You may have heard of Zoella, (Zoe Sugg). She lives in Brighton, is 27 and a full time video blogger. She has over 12 million subscribers on one YouTube channel and 4.8 million on another. She makes videos about beauty tips and products, shared with other young people and teenagers. She has published her first novel, which may not be very good at all, I have no idea, but not surprisingly sold more copies in its first week than any other first time novelist. Being a vlogger seems to be quite lucrative – according to the Instyle.co.uk website, in September 2017, Zoella earned about £50,000 per month – that’s R$200,000. Not bad for endorsing a few beauty products and doing your makeup in your bedroom!
So what other strange jobs might there be that today’s young people might find themselves doing in the future? We hear time and time again in education that we are preparing our pupils for a world that does not yet exist. This is true and career paths are an important part of this. Decades ago, when we left school we assumed we would do a job pretty similar to our own parents, probably the same career for life, and probably in a way that was very similar to generations beforehand. But the brave new world of technology, and the demise of traditional ways of doing things, (and the need to find new and creative approaches to life) means that this might not be the case:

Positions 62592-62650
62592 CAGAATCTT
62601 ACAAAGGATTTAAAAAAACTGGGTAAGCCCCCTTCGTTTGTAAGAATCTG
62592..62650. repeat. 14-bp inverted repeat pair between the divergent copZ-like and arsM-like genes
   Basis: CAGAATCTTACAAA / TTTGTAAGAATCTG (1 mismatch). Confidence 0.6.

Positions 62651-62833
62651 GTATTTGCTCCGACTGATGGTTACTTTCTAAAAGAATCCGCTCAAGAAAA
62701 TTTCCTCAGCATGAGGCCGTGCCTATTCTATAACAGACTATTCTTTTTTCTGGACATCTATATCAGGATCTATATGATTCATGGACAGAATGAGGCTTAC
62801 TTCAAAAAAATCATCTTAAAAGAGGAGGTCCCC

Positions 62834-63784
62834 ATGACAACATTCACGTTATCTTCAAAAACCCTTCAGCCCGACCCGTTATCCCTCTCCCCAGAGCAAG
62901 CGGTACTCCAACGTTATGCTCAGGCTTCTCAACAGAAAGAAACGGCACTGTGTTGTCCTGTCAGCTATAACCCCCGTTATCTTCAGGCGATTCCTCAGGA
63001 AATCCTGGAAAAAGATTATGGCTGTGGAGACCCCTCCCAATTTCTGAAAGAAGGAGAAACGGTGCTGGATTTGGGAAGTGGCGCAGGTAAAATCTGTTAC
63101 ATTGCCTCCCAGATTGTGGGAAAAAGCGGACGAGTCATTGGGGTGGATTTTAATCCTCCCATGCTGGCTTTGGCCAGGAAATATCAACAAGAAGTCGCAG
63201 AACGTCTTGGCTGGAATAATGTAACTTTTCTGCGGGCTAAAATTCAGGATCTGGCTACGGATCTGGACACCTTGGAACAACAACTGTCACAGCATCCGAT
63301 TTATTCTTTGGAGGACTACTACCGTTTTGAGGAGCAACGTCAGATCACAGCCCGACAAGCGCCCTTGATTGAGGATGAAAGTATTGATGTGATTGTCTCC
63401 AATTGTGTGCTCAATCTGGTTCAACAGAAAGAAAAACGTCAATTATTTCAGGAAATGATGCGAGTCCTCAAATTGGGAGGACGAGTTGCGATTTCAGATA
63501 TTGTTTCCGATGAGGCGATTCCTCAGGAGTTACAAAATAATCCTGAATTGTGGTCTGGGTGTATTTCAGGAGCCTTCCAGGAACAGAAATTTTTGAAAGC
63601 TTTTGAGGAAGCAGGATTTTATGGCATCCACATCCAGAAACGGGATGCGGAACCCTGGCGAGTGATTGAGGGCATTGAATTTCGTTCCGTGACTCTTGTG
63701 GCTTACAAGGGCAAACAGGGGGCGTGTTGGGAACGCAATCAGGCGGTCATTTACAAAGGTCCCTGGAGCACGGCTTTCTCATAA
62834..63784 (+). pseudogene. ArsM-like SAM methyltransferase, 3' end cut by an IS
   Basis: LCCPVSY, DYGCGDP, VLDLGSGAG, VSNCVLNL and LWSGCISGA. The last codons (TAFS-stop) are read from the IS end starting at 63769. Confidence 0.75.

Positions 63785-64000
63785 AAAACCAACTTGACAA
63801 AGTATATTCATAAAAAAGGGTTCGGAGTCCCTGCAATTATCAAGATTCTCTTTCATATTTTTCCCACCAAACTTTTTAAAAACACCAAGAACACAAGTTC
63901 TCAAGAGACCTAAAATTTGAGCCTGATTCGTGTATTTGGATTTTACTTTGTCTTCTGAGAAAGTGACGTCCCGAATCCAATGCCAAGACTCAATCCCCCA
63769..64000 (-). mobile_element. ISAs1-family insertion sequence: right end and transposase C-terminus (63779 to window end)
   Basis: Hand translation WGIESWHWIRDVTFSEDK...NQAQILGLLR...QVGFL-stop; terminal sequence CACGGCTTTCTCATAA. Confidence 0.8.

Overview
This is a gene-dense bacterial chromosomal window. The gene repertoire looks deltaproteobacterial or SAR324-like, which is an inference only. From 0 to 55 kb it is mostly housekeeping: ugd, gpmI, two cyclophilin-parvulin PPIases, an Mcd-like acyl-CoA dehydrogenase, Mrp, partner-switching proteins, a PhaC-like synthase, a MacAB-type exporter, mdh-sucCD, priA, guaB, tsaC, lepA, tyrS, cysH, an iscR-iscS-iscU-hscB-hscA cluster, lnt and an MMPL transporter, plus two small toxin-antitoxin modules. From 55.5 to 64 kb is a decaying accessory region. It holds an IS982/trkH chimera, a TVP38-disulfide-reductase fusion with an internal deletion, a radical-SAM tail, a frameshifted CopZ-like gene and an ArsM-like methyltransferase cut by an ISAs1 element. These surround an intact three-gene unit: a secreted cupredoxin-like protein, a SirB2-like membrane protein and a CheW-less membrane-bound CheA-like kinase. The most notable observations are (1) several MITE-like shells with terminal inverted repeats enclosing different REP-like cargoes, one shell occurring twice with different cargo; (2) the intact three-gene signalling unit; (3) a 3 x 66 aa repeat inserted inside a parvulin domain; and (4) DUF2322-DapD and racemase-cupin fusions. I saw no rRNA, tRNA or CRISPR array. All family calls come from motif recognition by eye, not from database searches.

Think about Air BNB. How many of you have stayed in an Air BNB?
2 million people stay in a property let through Air BNB every night! There are listings in 191 countries – and it is worth more than the top 5 hotel groups in the world put together – Marriott International, Hilton Worldwide, Intercontinental Hotel Group, Wyndham Worldwide and Accor Hotel Group. Air BNB did not exist in 2007, it owns no properties and employs a handful of people compared to these established hotel chains – and yet is makes more money and is valued higher. The career path “letting out other people’s spare rooms” did not exist before Air BNB came along (not really anyway) and now it seems to have conquered the world.